It is heartbreaking to see a baby or child with severe eczema.
The constant itch disturbs sleep, and can be very frustrating (and as we all know, a frustrated child is a very grumpy child!)
Unfortunately, eczema is a very common condition.
Your child is more likely to suffer from eczema if there is a family history of eczema, hayfever or asthma. Going to day care can make it even worse, and the dry climate we have in Australia can make the skin more sensitive.
The frequent treatment is steroid cream, but this can thin the skin over time, making it even more sensitive.Food allergies are a major trigger for eczema. Environmental allergies can also be to blame. Poor immunity and chronic stress are also important factors.
Healing has to come from within.
Topical treatments can be nourishing and relieve the symptoms, but until you can get to the root cause, you will have to apply topically for ever.
Don’t just accept it.
Sure, there could be a family history which is contributing, but you need to ask, why?
Maybe Mum or Dad also have candida which is why they have eczema.
Or maybe the whole family has a cow’s milk allergy which is causing the eczema.
Or maybe grandma’s gut was damaged by having multiple courses of antibiotics, which caused her eczema.
Natural treatments for eczema
Diet is one of the biggest factors to consider, and also one of the most complicated. There are a few ways you can approach it.
Elimination / reintroduction
The most common food allergens leading to eczema are cow’s milk, eggs, peanuts, fish, soy and wheat.
You could try removing all of these at once, and see if eczema resolves. If it does, you would then systematically reintroduce one at a time with a few days break in between each food. This will be useful if your child is reacting to one of these common triggers.
In reality, any food can be causing a reaction. For example, it could be plums that are causing the issue. An elimination diet which goes through every single possible food is not realistic.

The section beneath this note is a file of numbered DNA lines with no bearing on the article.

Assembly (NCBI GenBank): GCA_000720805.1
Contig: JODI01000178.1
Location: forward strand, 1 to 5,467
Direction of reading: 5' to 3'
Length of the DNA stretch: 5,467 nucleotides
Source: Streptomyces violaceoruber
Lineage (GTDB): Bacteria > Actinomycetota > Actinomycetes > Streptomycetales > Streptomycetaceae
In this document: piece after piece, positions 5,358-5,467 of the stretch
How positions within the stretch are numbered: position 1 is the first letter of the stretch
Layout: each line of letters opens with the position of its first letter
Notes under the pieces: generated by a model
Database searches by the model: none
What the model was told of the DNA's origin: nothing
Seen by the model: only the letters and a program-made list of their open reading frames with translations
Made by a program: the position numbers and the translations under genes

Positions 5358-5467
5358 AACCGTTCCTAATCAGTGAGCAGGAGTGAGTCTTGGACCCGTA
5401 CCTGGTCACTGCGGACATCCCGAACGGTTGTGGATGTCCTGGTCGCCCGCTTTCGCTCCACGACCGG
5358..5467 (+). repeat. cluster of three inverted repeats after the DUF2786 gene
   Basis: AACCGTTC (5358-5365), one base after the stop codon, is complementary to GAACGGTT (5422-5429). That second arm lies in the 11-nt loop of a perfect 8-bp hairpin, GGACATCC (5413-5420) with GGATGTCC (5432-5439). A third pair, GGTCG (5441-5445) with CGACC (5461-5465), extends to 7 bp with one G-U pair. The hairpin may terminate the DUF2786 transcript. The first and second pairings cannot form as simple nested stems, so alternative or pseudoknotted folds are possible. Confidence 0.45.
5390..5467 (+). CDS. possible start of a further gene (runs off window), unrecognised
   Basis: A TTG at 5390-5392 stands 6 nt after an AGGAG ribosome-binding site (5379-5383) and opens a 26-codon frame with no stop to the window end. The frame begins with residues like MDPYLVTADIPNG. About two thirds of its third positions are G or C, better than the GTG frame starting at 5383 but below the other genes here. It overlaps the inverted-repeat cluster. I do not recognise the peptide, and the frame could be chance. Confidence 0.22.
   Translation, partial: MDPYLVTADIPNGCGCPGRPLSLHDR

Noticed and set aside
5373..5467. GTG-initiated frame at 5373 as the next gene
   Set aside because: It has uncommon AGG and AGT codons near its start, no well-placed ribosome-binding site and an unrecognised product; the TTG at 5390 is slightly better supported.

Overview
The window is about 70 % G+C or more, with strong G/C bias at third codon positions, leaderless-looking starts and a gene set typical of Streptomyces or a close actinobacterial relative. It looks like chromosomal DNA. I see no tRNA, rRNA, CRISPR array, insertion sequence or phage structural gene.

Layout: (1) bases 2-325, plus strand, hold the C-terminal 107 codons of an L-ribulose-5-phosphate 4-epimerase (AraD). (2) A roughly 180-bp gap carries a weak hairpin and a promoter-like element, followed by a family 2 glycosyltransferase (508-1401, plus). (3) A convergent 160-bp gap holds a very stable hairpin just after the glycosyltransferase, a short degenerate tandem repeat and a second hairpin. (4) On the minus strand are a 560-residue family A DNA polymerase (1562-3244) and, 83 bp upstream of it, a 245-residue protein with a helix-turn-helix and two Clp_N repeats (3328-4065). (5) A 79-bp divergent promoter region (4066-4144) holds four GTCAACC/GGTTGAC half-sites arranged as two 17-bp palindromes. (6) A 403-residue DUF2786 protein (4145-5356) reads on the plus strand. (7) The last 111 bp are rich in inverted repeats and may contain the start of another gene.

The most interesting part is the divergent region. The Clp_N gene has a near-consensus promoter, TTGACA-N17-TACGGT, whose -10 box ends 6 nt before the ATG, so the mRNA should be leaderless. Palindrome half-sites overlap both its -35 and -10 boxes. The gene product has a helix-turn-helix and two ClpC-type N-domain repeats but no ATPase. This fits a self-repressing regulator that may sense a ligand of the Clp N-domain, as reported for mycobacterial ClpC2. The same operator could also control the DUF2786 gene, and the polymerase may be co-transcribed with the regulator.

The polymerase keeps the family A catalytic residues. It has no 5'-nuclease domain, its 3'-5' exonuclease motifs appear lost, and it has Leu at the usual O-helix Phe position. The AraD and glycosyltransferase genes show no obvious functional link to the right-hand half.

You can’t do an elimination diet of all foods!
If choose elimination / reintroduction, it is crucial that you do the reintroduction stage, not just the elimination stage.
Food sensitivity testing
Testing your child is another option. This will cost money, but you get to the answer much more quickly. There are a few different ways to test your child for food sensitivities, including a skin prick test, a blood test or a hair test. It is important to talk to a nutritionist about this, different types of reactions will need a different type of test.
For example, the skin prick test might come back with no allergens, but it only looks for what is called an IgE reaction. This the type of allergic reaction which you can see instantly. Like when a child eats a peanut and immediately get hives or swollen lips
Your child could have an IgG reaction to a food. This sort of reaction doesn’t happen immediately. It could happen after a few hours or a few days. That makes it really hard to pinpoint and makes testing the best option.
Or your child could have a reaction which isn’t strictly an allergy, but more of a sensitivity, for which they would need a hair test.
Testing is a useful method, as it will find out if it is the random food, such a plum. This can be a short cut to getting solution.
When it comes to babies and eczema, breastfeeding is still best. It helps build up your babies immune system and has all the nutrition they need. The flip side of this is that if you are eating foods the child is allergic to, these will be passing through your milk to your baby. In that case, you need to look at your diet and eliminate the trigger foods.
Gut health is talked about a lot these days and rightly so.
Health really does begin in the gut.
If your child’s gut health isn’t the best, it means that parts of food which shouldn’t be passing through the gut wall into the body, are getting through.
This creates inflammation, increases food allergies, and the child’s immune system gets completely overwhelmed.